Extreme makeover is an extreme term. Therefore dentistry prefers to call it now smile makeover. A complete smile makeover necessitates the most advanced techniques available to cosmetic dentistry. The best cosmetic dentists have to be familiar with all aspects of human growth patterns, ideal facial proportions, numerous functional relationships, and the mechanism of wound healing of different tissues. Smile-makeover experts approach their patients with a holistic viewpoint attempting to integrate a new set of teeth harmoniously into facial structure. The term "extreme makeover" was once upon a time a TV show that reported about extreme facial makeovers performed by entire surgical teams that included plastic surgeons, orthognathic surgeons, cosmetic dermatologists, and cosmetic dentists who fully understand nature's design and have a holistic viewpoint about how all facial elements integrate and function with each other.
Everyone talks about extreme makeover and smile makeover these days. It involves the entire face, which evidently includes the jaws and the teeth. Extreme makeover is a term that was created to underline the dramatic changes that can be created with plastic surgery and cosmetic dentistry. An extreme makeover should be a holistic approach that considers the functional aspects of all involved structures.
Anatomy of a smile: the pull of a variety of small, but very responsive facial muscles.
While all changes to the face have a functional impact, even a minor change within the stomatognathic (chewing) system needs to be based entirely on function. Aesthetics cannot be achieved without function. In fact, any aesthetically pleasing object, except those created in the field of art, evolved within a framework of function and interaction. Beauty is harmony. So, let us talk about how that applies to your teeth and jaws.
What is a smile? We cannot discuss its philosophical and spiritual significance at this point. However, it is important for a plastic surgeon or cosmetic dentist to understand the anatomical, functional, and physiological aspects of a smile.
We have a large group of specialized mimical muscles that contract in certain situations and pull the overlying soft tissues into a smile (see above image). Teeth become exposed. The amount of tooth exposed during a smile varies from patient to patient. A young person displays more tooth surface than an older person. This is caused by two things: the progressive sagging of the upper lip and the attrition (shortening) of the upper incisors.
These signs of aging are the main reasons why many middle-aged individuals decide to 'lift' their smile by lengthening their front teeth with porcelain veneers. They often receive six to ten upper porcelain veneers. However, any dimensional change of the front teeth has to consider stomatognathic function of the entire face and splanchnocranium.
The front teeth are vital for the protection of the molars. Front teeth are responsible for the disclosure of the back teeth during horizontal movements of the jaws. Muscles shut off when front teeth are stressed by tooth contact. This natural mechanism protects all oral structures.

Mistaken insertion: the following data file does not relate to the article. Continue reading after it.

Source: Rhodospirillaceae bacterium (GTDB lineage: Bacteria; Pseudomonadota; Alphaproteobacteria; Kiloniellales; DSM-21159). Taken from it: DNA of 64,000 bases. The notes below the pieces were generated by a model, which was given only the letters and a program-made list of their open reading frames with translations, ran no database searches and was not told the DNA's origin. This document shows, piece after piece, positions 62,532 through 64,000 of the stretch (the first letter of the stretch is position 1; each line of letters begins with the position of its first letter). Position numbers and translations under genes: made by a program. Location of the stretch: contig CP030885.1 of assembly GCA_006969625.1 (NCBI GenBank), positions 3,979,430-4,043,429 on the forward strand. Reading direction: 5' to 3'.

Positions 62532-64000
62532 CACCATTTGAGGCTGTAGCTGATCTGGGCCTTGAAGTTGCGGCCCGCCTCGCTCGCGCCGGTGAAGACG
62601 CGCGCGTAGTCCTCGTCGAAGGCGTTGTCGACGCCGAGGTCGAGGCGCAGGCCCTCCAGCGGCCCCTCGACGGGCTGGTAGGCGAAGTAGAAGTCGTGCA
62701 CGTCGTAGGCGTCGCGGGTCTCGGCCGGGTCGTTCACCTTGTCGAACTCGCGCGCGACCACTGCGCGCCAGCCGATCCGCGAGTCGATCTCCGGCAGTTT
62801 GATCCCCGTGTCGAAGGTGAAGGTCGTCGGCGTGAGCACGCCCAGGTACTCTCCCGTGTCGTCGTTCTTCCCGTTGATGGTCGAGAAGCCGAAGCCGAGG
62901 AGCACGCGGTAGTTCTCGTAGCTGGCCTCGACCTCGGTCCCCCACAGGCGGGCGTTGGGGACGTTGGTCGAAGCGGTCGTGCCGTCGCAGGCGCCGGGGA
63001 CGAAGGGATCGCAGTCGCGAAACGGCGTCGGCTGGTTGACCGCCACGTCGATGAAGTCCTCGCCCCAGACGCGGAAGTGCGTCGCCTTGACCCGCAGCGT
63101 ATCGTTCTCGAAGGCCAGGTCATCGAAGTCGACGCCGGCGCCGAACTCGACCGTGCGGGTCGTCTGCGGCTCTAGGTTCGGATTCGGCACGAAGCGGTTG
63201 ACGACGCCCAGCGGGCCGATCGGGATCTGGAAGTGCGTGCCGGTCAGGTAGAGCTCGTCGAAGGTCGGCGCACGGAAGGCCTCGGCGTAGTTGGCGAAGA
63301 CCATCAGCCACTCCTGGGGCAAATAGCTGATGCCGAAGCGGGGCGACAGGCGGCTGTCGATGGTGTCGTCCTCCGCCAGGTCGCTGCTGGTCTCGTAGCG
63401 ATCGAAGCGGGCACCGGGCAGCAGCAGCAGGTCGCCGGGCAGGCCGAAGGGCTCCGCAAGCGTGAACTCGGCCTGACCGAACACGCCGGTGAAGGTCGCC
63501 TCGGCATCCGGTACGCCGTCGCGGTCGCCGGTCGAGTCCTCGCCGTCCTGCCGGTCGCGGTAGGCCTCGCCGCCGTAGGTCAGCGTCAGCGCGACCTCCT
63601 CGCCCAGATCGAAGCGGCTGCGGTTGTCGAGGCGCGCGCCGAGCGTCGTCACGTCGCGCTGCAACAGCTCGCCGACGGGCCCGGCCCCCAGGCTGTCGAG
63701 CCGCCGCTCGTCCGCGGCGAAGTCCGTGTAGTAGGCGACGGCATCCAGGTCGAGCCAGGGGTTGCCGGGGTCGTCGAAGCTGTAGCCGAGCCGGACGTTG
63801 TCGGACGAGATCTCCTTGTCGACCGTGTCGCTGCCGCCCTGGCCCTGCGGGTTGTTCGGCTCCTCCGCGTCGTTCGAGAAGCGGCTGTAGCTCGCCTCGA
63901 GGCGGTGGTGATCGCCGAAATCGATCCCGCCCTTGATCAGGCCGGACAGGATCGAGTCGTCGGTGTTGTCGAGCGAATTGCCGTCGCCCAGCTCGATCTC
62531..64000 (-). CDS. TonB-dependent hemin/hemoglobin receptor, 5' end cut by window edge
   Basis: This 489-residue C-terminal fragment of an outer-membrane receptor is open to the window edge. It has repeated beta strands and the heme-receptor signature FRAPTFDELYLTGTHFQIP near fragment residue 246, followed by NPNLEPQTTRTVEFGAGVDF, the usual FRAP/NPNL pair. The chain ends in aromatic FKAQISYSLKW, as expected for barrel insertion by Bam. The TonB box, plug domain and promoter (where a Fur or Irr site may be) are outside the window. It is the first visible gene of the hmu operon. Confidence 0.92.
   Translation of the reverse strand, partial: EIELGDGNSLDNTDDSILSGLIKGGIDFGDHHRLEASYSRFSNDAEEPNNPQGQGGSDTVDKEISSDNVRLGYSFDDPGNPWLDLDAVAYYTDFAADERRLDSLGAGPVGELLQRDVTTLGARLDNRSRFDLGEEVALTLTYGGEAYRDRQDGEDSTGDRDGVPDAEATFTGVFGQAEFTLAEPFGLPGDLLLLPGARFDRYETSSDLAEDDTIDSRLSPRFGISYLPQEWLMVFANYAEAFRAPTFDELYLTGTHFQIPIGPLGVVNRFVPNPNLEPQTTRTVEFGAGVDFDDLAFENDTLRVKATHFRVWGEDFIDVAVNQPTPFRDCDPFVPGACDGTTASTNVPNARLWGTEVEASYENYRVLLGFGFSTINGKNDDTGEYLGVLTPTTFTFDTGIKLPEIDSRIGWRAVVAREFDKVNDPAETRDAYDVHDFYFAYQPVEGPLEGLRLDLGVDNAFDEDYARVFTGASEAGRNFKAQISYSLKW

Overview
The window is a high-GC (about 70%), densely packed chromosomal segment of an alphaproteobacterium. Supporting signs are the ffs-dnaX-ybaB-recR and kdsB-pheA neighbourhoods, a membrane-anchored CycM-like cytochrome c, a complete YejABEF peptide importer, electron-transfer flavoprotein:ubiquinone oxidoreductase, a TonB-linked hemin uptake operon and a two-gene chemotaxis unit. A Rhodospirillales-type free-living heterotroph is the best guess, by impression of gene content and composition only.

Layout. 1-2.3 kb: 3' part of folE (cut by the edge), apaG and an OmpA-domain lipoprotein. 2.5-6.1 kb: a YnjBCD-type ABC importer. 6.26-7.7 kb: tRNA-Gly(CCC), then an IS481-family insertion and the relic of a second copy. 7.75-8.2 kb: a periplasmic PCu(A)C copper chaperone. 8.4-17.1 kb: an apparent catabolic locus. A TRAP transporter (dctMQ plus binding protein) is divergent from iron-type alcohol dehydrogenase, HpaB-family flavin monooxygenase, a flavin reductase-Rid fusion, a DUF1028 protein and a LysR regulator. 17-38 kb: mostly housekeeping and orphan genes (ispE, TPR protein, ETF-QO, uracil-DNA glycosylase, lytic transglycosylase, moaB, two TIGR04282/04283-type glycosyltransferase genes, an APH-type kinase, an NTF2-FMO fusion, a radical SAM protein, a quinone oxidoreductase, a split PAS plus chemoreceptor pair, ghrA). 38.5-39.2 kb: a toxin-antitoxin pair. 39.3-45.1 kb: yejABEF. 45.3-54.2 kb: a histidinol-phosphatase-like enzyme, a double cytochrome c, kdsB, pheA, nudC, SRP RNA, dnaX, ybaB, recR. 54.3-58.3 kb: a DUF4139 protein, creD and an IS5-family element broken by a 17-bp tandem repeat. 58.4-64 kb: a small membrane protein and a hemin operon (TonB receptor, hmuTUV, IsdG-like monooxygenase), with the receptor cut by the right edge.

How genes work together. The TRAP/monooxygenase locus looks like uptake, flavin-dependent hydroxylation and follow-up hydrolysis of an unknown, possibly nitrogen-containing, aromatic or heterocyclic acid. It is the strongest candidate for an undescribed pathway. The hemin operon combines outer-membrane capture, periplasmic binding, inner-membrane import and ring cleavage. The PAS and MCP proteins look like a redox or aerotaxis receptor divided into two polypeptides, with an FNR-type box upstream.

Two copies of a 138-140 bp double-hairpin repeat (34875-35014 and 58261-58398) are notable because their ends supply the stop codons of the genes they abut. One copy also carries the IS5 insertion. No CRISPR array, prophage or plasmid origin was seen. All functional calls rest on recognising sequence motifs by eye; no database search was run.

This image explains the concept of 'envelope of function' (blue curve). The envelope of function is a key element of smile design. Ignoring it will cause your new smile to be unstable and porcelain restorations to break.
Smile design or smile makeover therefore cannot just focus on aesthetic parameters, but must be created within the envelope of function of the front teeth. When you receive a new smile, it is not just 'painted' into your face. It is integrated in complete functional harmony with the surrounding structures of the skull.
Any master of plastic surgery or an experienced cosmetic dentist fully understands the reason for morphology and aging, such as.''Why does the jaw have an angle?'' or,''Why do eyelids become baggy?'' or,''What do we need to do to rejuvenate a smile?''
Any smile makeover of the teeth has to be based on the physiological relationship of upper and lower jaw. There are many heated discussions regarding the finding of the proper jaw relationship (centric relation) among the dental community. The most predictable results have been obtained by techniques developed by Dr. Peter Dawson in St. Petersburg, Florida. More recent philosophies have advocated the establishment of the incisal edge position of upper central incisors as a reference point for the entire treatment sequence of a smile design.
Your new smile will be permanent and beautiful if all functional aspects were considered.
This image underlines the fact that teeth cannot be altered without consideration of the relationship of the jaws, which meet at the temporo-mandibular joints. The dental contacts determine the position and relationship of the joints upon closure and need to be in harmony with their physiological position.
The following extreme-makeover smile design is the result of a careful consideration of the relationship of upper and lower jaw. The patient was set into her natural centric relationship prior to raising her bite. This allowed us to create the space necessary to rebuild the worn teeth without changing the most physiological position of the mandibular condyle into the temporal fossa of the skull.
The makeover is truly extreme. However, the final result of this full-mouth reconstruction lead to a much healthier condition of all oral and masticatory structures involved.
Worn Teeth Before Smile Makeover
After Smile Makeover of Worn Teeth
Cosmetic dentist Dr. Jorg-Peter Rabanus of San Francisco is accredited by the American Academy of Cosmetic Dentistry.